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such a case to think that you did at their funerals number them amongst the elect, and in the face of the whole parish declare they were buried in a sure and certain hope of a blessed resurrection. The rubric of the Burial Service orders that “no persons excommunicate, or unbaptized,” shall be buried with Christian burial.
Now who are persons excommunicate? Why those who are so pronounced in the Bishop's Court, persons who have not paid the fees to the Proctors, or who have been declared excommunicate by canonical law,
The Canons of the Church of England are very fond of excommunicating people, as for instance, " Whosoever shall hereafter affirm that the Church of England, by law established under the King's Majesty, is not a true and Apostolical Church, teaching and maintaining the doctrine of the Apostles
that the form of God's worship in the Church of England established by law, and contained in the Book of Common Prayer, is a corrupt, and superstitious, and unlawful worship of God, or containeth anything in it repugnant to the Scriptures—that any of the Thirty-nine Articles are in any part superstitious or erroneous, or such as he may not, with a good conscience, subscribe unto, let him be excommunicated, ipso facto, and not restored but only by the Archbishop, after his repentance and public revocation of such his wicked errors.”
Such wicked wretches as these and unbaptized babies cannot be buried “in a sure and certain hope of a blessed resurrection;" in fact, they are not in the number of the elect; they are cut off and cast away as abominable branches, whilst all the drunkards and prostitutes, the thieves and the rogues, are buried with better hopes and more splendid privileges.
FROM THE SAME TO THE SAME,
BEFORE the clergy of the Establishment are allowed to regale themselves with the provender of tithes, they are well yoked and harnessed with numerous protestations,* abjurations, declarations, and oaths-a heavy weight, indeed, for any but clerical shoulders--and it is this consciousness of these trappings, I presume, which emboldens them to assume the bovine character, by preaching against the “sin of muzzling the ox that treadeth out the corn. Part of this harness is the following declaration openly read before the congregation, after the Morning and Evening Service, on some Lord's day within two months after the possession of a benefice: “I, A. B., do hereby declare my unfeigned assent and consent to all and everything contained and prescribed in and by the Book of Common Prayer and Administration of Sacraments, and other rites and ceremonies of the Church, according to the use of the Church of England, together with the Psalter or Psalms of David, pointed as they are to be sung or said in the Churches, and the form or månner of making, ordaining, and consecrating of Bishops, Priests, and Deacons."
* A Vicar makes at least twelve solemn attestations before he is duly settled in his vicarage ; should he have been previously licensed to a curacy, he will, in the whole, have made sixteen declarations. A Bishop, gradually raised to the bench through minor degrees, will be found to have taken at least thirty oaths,
There is something quite droll in the tyranny of this attestation; for, besides “the unfeigned assent and consent,”-a terrible two-edged sword that must wound every clergyman's conscience somewhere, if he has any conscience at all,-it is, as it were, putting a fool's cap on the victim by making him swear to accept the Psalms “ as they are pointed in the Prayer Book to be sung or said.” The object of this ridiculous oath is, I believe, to secure two points-first, singing of Psalms in cathedral fashion, and secondly, an approbation of the vicious translation of the Psalms found in the Prayer Book.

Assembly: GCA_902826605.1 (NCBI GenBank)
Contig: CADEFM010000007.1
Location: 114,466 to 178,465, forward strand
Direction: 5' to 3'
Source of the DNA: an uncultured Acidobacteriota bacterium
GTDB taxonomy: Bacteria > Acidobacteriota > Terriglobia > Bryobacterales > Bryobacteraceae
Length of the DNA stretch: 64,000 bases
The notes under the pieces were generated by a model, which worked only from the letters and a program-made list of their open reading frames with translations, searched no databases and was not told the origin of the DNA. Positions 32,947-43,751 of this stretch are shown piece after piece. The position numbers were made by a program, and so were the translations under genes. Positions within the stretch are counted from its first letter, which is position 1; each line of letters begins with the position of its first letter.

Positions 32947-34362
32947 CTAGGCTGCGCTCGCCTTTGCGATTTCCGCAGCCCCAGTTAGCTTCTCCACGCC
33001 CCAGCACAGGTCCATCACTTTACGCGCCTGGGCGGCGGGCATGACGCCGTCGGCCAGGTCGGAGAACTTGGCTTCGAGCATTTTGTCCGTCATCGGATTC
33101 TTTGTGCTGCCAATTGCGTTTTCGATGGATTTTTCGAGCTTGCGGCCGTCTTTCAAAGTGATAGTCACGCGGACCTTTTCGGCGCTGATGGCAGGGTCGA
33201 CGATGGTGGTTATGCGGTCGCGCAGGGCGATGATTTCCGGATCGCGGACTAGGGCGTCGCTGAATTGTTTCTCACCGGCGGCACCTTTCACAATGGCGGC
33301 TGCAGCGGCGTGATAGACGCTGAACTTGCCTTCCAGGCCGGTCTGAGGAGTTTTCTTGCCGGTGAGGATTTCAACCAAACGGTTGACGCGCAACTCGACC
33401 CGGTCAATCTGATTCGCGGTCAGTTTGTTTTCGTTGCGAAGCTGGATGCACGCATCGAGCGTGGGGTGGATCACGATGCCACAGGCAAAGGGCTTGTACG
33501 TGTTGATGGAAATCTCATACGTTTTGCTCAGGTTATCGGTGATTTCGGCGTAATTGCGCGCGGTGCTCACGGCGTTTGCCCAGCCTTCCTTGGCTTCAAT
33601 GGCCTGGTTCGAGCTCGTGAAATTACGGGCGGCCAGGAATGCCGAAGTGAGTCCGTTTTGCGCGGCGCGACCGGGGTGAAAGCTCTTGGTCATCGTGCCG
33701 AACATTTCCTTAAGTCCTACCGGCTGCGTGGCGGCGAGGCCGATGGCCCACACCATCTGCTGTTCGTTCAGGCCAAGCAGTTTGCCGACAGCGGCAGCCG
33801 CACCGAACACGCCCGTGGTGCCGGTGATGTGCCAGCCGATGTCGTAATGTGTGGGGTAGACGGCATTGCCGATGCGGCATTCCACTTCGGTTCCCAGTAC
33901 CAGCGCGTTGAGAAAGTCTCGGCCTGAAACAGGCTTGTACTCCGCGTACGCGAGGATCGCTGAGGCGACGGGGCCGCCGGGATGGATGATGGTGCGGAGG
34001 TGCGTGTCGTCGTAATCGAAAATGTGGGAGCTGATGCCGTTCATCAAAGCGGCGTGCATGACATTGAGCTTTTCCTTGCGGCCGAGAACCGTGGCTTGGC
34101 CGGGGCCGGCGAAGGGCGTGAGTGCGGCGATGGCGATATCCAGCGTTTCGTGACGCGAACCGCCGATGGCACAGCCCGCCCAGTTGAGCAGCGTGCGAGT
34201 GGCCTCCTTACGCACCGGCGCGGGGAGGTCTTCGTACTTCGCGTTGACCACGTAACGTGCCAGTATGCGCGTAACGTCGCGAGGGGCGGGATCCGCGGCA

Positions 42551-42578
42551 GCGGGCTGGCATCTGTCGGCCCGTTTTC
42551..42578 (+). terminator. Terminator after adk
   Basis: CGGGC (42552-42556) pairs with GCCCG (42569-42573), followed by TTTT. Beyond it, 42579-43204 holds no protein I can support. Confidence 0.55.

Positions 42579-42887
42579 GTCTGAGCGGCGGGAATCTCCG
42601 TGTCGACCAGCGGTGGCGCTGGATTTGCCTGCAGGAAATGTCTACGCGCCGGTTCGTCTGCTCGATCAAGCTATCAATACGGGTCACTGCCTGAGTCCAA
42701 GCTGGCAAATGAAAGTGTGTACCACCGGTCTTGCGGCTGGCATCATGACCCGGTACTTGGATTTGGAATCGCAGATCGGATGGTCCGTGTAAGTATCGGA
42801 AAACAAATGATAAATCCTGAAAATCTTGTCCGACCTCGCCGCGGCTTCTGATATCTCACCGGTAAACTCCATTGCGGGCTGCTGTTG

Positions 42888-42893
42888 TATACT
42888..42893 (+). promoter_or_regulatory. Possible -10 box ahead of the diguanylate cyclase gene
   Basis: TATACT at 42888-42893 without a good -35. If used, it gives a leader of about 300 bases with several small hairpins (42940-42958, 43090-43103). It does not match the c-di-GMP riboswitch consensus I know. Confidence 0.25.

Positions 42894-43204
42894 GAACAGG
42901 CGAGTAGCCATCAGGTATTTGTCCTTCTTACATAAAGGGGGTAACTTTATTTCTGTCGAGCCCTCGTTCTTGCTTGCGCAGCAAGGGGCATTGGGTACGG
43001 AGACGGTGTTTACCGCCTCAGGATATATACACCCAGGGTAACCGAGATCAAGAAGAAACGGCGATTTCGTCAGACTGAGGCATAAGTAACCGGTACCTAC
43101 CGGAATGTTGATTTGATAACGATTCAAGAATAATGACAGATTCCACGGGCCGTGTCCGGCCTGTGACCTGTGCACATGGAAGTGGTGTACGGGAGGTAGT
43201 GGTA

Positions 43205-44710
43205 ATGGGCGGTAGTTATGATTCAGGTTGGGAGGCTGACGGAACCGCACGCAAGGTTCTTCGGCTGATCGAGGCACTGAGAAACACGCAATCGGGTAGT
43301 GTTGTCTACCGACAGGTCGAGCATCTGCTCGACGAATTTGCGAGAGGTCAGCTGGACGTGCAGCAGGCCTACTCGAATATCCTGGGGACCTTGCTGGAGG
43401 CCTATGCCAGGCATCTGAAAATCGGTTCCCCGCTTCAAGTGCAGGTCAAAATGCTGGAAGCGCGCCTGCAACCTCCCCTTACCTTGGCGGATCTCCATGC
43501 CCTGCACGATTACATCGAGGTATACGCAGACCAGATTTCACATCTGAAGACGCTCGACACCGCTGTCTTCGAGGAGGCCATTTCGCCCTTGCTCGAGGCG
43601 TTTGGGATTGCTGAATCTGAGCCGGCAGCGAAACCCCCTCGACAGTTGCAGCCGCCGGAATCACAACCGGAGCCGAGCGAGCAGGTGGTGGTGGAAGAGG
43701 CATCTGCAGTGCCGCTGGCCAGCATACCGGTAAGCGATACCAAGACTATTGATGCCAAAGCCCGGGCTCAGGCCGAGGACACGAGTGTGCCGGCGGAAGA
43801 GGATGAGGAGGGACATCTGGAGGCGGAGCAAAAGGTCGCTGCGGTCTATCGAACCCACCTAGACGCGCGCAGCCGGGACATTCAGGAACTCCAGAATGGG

Now, on turning to these Psalms, as they are “pointed to be sung or said” in the Prayer Book, I find two black spots in the middle of every verse; these are singing points, or gabbling stops, if I may so term them, to check the chaunters when they are gabbling full drive, and to make them wind up in that place with a cadence. Thus, Psalm xxxii., “ Beati quorum,” verse 10, “Be ye not like to horse and mule, which have no understanding: whose mouths must be held with bit and bridle, lest they fall upon thee.” At the ominous
words no understanding,” the chanters are to make a cadence, and having done that, to gabble on to the words “upon thee,” when another cadence takes place, and so on through every Psalm ; and so important is this arrangement in the eyes of the Church of England, that it is made matter of solemn engagement to every beneficed clergyman within the kingdom.
This engagement, moreover, secures the approbation and use of the Prayer-Book Psalter, and prevents the poor clergyman and his parish from turning to the word of God for the Psalms. Thus, the vicious translation of the Prayer Book is tied like a mill-stone round the neck of the Church of England, and thus are its worshippers compelled to make use of that which is not Scripture, but Scripture garbled. The Psalms in the Prayer Book were printed as they were first translated from the Vulgate in the reign of Henry VIII.; and as it was supposed that the people had become accustomed to them, the Bishops declined inserting the corrected translation of our authorised Bible published in the reign of James I. Hence, the Prayer-Book version of the Psalms is doubly vicious, for not only is it taken from the Vulgate and Septuagint, and not from the Hebrew, but the Vulgate translation is itself not by the hand of Jerome; for when he translated the Scriptures, he did not think it safe to change the old popular version of the Psalms already in use, and therefore left this part of the Scriptures as he found it.